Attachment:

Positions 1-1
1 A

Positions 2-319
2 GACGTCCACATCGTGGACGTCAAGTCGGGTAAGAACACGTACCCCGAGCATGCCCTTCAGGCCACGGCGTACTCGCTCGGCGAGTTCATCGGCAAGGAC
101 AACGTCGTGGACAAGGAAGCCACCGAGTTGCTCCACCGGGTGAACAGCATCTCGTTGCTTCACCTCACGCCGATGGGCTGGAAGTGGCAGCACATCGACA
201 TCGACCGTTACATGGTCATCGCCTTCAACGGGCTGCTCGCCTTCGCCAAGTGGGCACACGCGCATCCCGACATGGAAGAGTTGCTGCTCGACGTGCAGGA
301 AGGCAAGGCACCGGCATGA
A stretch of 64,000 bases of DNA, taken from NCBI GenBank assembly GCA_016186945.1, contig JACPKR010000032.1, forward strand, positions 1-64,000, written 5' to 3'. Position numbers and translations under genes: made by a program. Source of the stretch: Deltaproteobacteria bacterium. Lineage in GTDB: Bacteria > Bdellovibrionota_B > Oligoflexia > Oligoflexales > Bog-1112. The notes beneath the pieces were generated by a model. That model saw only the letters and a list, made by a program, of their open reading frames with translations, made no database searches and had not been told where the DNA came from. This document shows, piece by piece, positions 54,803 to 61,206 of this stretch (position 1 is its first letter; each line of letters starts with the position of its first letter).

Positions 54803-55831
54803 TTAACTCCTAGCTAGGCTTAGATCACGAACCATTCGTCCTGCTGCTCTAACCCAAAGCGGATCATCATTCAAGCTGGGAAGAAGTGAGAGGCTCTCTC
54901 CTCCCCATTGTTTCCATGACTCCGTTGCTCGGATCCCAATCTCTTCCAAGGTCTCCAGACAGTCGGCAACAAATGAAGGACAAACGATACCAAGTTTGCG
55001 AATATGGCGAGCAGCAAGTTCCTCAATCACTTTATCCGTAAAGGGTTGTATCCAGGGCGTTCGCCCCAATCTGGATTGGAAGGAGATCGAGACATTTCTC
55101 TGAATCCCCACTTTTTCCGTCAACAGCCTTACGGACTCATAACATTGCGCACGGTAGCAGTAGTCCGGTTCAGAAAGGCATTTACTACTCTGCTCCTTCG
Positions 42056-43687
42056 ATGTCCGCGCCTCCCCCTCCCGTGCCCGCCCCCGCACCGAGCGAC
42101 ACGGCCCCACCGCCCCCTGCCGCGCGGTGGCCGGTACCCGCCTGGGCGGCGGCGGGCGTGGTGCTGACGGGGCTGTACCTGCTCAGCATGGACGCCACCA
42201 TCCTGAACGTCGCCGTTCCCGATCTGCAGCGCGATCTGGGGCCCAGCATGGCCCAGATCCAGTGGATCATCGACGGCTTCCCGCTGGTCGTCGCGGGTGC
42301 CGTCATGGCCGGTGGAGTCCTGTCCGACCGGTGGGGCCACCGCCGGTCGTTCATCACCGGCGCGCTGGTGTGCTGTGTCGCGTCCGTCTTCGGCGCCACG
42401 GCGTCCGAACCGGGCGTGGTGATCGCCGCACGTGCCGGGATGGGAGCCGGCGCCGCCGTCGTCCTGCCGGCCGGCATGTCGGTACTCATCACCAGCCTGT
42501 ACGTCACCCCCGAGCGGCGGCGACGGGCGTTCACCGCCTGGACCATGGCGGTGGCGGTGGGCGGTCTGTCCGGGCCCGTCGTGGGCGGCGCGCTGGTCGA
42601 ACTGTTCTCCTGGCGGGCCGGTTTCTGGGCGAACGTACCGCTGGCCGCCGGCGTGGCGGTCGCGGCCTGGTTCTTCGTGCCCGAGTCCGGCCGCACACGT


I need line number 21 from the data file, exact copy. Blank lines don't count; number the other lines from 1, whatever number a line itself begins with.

42601 ACTGTTCTCCTGGCGGGCCGGTTTCTGGGCGAACGTACCGCTGGCCGCCGGCGTGGCGGTCGCGGCCTGGTTCTTCGTGCCCGAGTCCGGCCGCACACGT